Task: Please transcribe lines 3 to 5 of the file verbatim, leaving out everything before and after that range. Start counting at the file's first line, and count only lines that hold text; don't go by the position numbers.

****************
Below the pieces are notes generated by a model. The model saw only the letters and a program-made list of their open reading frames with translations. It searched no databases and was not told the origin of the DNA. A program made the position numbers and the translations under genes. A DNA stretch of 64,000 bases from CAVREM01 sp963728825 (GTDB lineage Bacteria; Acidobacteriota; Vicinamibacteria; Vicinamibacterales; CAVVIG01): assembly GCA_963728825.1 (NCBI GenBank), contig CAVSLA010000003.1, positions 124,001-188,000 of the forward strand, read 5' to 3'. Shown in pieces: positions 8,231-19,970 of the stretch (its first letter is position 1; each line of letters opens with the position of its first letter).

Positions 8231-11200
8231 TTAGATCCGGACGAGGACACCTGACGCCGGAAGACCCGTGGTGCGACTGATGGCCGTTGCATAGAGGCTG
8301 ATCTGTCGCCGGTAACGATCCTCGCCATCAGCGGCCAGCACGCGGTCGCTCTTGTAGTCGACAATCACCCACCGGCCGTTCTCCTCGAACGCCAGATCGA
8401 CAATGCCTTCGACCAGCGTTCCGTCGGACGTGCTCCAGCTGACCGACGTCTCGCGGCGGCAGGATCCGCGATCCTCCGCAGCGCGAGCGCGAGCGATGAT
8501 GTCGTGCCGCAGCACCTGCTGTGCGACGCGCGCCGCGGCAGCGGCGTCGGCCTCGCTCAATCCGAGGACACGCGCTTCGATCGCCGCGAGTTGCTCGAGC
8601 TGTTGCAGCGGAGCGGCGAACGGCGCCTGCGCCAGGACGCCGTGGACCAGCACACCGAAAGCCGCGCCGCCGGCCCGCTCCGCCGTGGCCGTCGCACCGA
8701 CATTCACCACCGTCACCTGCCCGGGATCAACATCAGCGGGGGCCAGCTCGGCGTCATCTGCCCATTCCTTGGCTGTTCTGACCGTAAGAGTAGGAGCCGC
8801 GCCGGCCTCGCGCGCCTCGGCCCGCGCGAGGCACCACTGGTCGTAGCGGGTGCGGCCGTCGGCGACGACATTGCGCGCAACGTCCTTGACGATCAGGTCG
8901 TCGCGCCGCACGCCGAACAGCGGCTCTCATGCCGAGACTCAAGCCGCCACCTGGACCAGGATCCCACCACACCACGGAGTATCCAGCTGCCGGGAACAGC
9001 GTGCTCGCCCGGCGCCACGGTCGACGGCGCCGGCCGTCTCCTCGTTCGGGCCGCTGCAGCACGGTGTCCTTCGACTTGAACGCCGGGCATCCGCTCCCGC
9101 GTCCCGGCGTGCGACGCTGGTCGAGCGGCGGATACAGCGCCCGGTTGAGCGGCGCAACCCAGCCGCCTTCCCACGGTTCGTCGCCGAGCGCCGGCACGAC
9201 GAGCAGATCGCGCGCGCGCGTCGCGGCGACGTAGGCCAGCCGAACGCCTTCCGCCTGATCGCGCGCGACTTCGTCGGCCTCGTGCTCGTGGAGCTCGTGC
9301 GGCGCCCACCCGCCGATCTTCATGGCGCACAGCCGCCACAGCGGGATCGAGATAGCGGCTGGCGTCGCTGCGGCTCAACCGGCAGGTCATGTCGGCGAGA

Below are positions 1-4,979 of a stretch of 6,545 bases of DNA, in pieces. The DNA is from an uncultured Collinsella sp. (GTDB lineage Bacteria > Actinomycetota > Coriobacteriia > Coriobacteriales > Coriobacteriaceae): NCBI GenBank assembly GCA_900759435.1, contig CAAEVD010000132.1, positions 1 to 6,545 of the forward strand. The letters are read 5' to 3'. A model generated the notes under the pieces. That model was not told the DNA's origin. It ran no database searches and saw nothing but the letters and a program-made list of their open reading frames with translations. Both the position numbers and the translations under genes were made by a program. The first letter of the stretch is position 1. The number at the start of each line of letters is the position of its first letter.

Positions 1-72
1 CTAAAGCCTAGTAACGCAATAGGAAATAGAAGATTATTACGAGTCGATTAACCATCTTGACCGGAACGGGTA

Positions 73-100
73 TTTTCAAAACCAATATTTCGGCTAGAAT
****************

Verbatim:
8231 TTAGATCCGGACGAGGACACCTGACGCCGGAAGACCCGTGGTGCGACTGATGGCCGTTGCATAGAGGCTG
8301 ATCTGTCGCCGGTAACGATCCTCGCCATCAGCGGCCAGCACGCGGTCGCTCTTGTAGTCGACAATCACCCACCGGCCGTTCTCCTCGAACGCCAGATCGA
8401 CAATGCCTTCGACCAGCGTTCCGTCGGACGTGCTCCAGCTGACCGACGTCTCGCGGCGGCAGGATCCGCGATCCTCCGCAGCGCGAGCGCGAGCGATGAT